An enemy of love
The WSJ devoted the front page of one of its sections yesterday to the dramatic scientific finding that too much nagging can totally fuck up your marriage. No, seriously, apparently it’s true.
Here’s a taste:
Ken Mac Dougall bit into the sandwich his wife had packed him for lunch and noticed something odd—a Post-it note tucked between the ham and the cheese. He pulled it out of his mouth, smoothed the crinkles and read what his wife had written: “Be in aisle 10 of Home Depot tonight at 6 p.m.” Mr. Mac Dougall was renovating the couple’s Oak Ridge, N.J., kitchen, and his wife had been urging him to pick out the floor tiles. He felt he had plenty of time to do this task. She felt unheard. “I thought the note was an ingenious and hysterical way to get his attention,” says his wife, Janet Pfeiffer (whose occupation, interestingly enough, is a motivational speaker), recalling the incident which occurred several years ago. Her husband, a technician at a company that modifies vehicles for handicapped drivers, didn’t really see it that way. “I don’t need a reminder in the middle of my sandwich,” he says.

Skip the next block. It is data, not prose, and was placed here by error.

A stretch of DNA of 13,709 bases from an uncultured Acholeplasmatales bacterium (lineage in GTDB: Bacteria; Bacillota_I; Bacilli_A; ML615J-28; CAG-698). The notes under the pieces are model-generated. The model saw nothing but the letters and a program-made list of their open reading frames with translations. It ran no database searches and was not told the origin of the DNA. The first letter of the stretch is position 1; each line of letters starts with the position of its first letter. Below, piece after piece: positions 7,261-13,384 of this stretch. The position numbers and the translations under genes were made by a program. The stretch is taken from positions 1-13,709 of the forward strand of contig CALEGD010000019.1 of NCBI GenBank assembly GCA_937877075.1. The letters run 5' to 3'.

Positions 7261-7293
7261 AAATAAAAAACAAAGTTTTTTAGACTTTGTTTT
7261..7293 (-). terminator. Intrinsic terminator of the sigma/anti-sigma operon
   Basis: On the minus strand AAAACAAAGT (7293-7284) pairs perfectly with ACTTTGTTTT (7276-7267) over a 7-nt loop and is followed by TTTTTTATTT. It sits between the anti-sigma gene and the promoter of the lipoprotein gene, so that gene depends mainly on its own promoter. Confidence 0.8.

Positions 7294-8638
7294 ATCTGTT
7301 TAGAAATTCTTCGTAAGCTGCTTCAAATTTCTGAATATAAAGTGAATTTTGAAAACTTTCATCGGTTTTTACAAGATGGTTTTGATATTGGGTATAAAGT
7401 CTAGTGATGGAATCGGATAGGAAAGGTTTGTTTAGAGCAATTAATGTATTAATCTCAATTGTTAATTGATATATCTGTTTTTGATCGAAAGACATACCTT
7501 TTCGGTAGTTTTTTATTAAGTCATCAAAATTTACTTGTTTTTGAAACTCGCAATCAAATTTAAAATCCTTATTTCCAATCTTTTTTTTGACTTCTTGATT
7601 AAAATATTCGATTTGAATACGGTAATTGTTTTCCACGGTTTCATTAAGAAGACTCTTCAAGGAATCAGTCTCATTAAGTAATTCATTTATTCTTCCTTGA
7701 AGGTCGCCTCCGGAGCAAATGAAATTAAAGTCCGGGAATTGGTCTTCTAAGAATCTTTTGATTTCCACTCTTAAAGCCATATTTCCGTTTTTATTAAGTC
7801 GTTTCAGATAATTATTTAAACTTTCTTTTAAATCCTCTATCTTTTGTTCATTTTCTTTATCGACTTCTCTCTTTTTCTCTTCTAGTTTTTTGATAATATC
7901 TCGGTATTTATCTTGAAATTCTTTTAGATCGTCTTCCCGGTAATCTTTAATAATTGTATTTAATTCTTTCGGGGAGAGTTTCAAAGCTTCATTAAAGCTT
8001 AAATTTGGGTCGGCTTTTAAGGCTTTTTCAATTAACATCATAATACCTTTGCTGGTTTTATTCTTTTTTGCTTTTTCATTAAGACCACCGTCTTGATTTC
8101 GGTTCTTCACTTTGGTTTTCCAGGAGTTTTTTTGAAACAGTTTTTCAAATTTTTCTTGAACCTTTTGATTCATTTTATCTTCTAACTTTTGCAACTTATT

Seriously? Janet put a fucking Post-it® Note in Ken’s fucking sandwich? That’s not nagging, it’s attempted murder. But wait, there’s more, here’s the scientific analysis:
Nagging—the interaction in which one person repeatedly makes a request, the other person repeatedly ignores it and both become increasingly annoyed—is an issue every couple will grapple with at some point. While the word itself can provoke chuckles and eye-rolling, the dynamic can potentially be as dangerous to a marriage as adultery or bad finances. It is possible for husbands to nag, and wives to resent them for nagging. But women are more likely to nag, experts say, largely because they are conditioned to feel more responsible for managing home and family life. Men are to blame, too, because they don’t always give a clear answer.
Nagging can become a prime contributor to divorce when couples start fighting about the nagging rather than talking about the issue at the root of the nagging, says Howard Markman, professor of psychology at the University of Denver and co-director of the Center for Marital and Family Studies. “Nagging is an enemy of love, if allowed to persist,” Dr. Markman says.
This is all mind-blowing news indeed, particularly for those heathens who aren’t fans of the Ying-Yang Twins (who are “way more fun than most bitch-ass motherfuckers”).